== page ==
Good news doesn’t attract the most clicks, and these stories are being buried more than ever underneath COVID-19 news. But we could all use a pick-me-up, and good news is exactly that. Here are five pieces of good news you may have missed in the last couple of weeks:
104-Year-Old World War II Veteran Believed Oldest Person To Survive COVID-19
Once a fighter is always a fighter. William Lapschies of Lebanon, Oregon went into isolation on March 5th after showing symptoms of COVID-19 and then testing positive. He recovered from the coronavirus earlier this week, just in time for his family to throw him a socially distant 104th birthday party. Lapschies not only survived fighting in WWII and this pandemic, but also survived the 1918 Spanish Flu and the Great Depression. He is believed to be the oldest person to survive the virus thus far.
Heroic Coach To Receive Congressional Medal Of Honor
Last May, high school coach Keanon Lowe disarmed a student who was about to take his own life, handed the gun to another teacher, and wrapped the student in an embrace. For that bravery and compassion, Lowe is now being honored with the Congressional Medal of Honor, which is awarded for exemplifying values like courage. “In that time, I felt compassion for him,” explained Lowe after the incident. “A lot of times, especially when you’re young, you don’t realize what you’re doing until it’s over.”
Four-Year-Old Found Lost In Woods Was Protected By Pet Dog
Four-year-old Evelyn Sides was found after she spent two days lost in the woods. When she was separated from her 70-year-old caretaker during a walk in the woods, her hound dog, Lucy, stayed by her side. It was this same dog that started barking when rescue teams were close to Lucy’s location, and a spokesperson for the sheriff’s office stated, “The dog was with her protecting her the whole time.” It wasn’t just Lucy though; little Evelyn made sure folks knew, “I was brave.”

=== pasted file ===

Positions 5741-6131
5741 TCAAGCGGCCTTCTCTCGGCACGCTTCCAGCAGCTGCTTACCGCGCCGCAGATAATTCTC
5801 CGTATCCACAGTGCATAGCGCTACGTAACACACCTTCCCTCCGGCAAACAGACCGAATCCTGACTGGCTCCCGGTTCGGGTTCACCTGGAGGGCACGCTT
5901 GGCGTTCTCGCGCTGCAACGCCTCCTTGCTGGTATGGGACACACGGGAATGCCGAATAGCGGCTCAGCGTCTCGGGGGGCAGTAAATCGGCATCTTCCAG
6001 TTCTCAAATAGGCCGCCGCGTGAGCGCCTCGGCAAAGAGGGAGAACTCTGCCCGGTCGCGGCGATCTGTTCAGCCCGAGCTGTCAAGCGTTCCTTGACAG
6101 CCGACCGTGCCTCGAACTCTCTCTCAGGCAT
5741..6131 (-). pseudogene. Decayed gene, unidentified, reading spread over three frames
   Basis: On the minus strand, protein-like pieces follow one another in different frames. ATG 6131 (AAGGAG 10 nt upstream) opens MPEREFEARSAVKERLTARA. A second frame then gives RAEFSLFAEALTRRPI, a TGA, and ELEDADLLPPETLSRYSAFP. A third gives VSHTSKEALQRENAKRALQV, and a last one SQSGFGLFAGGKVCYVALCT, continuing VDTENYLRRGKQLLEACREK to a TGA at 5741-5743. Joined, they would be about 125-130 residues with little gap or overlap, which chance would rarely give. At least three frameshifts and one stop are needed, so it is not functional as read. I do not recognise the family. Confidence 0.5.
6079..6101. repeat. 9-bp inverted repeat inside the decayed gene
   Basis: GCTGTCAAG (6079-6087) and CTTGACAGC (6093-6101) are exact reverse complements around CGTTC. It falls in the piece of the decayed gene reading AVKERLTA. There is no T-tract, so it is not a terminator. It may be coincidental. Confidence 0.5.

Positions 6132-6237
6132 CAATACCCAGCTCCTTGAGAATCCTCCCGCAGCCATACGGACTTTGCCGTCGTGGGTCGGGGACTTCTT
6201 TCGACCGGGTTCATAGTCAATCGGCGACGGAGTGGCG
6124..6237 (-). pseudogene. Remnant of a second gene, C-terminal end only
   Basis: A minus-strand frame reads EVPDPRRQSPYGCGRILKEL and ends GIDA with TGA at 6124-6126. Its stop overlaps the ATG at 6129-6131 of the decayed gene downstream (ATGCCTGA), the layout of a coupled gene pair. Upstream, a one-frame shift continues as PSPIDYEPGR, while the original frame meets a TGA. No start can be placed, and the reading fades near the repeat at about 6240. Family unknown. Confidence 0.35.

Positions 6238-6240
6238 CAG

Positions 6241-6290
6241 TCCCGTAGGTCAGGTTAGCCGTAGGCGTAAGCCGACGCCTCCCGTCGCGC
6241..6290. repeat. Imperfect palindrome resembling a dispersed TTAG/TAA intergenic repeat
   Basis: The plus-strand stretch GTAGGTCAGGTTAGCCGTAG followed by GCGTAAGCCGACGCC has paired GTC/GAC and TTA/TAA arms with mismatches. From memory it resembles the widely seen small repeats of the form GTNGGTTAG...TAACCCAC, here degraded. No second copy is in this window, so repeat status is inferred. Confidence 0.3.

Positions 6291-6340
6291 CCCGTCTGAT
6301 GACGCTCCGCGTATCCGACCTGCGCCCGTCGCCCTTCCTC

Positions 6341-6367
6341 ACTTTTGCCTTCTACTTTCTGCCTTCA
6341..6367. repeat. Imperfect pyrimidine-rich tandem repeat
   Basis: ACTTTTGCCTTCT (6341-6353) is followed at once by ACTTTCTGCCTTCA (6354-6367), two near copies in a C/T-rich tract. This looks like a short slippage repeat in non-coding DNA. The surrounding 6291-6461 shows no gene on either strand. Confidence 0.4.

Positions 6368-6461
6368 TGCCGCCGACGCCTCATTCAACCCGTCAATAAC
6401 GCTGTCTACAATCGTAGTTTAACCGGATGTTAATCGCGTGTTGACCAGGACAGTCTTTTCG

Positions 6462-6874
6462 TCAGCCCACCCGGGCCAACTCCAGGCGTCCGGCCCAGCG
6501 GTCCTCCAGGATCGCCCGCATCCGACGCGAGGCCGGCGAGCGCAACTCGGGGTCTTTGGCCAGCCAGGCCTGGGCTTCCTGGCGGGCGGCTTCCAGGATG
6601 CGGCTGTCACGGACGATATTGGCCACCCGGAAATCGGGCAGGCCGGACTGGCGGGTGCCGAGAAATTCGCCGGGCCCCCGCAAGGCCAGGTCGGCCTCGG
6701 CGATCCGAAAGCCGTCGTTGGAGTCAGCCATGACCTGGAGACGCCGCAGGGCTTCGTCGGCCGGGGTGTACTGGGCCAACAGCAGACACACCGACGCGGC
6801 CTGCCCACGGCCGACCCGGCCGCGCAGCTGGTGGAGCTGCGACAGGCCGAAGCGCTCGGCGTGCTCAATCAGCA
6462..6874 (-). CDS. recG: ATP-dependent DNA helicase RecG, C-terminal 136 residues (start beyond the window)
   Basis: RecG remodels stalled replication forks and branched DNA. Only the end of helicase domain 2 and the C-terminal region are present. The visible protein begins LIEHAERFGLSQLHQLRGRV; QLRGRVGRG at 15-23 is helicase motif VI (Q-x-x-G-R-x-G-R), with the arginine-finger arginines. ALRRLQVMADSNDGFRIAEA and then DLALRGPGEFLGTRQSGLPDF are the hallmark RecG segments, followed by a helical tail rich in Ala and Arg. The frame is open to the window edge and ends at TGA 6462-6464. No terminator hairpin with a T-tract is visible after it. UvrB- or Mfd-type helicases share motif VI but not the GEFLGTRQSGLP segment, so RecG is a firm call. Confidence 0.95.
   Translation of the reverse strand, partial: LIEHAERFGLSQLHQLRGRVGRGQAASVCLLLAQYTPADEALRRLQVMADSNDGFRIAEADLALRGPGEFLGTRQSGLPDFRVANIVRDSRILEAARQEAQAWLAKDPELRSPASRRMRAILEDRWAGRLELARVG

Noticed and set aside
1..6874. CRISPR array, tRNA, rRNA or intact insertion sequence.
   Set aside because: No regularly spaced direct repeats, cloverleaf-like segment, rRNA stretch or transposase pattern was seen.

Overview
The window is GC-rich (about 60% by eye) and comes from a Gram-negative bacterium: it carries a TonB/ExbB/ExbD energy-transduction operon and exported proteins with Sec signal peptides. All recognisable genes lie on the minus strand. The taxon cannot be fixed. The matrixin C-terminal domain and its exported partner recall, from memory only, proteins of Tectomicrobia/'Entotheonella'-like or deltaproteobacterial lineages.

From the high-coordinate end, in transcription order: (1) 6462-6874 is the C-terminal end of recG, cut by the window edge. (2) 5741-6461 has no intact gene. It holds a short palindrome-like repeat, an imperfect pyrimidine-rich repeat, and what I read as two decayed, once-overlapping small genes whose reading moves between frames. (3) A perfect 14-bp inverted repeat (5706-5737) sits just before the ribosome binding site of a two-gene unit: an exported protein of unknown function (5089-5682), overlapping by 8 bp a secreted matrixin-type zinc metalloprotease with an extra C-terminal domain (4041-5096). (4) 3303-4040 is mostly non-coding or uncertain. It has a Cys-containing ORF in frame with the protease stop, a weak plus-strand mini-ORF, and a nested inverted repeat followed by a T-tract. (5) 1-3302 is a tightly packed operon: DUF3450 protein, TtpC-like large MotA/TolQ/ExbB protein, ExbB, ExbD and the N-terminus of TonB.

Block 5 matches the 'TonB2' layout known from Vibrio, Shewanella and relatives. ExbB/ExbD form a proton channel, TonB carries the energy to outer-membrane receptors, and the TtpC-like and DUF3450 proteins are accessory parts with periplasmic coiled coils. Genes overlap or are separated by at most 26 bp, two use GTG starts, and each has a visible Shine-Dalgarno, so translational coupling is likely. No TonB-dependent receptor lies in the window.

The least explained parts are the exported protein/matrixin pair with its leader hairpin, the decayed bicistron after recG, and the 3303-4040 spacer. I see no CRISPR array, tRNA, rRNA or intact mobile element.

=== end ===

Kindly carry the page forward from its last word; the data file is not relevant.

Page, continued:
New Blood Test First-Of-Its-Kind In Early Cancer Detection
Early detection of cancer is so important in having a better chance at beating it, and a first-of-its-kind blood test is providing that early advantage. The test can detect the signs of 50 different kinds of cancer and locate which tissue it is originating in often before symptoms even begin to show. The false positive rate is under one percent; in comparison, current tests for breast cancer have a false positive rate closer to 10 percent. This type of test has the potential to change cancer diagnosis as we know it.
We’re Coming Together
And while there isn’t one single news story that points to this, America is coming together even as we stay apart. Our nation is one with a history of weathering storms hand-in-hand, and this isn’t an exception. While we may not physically be together, the spirit of America and community togetherness is being displayed in remarkable ways. What better good news could you ask for as we walk through a time like this?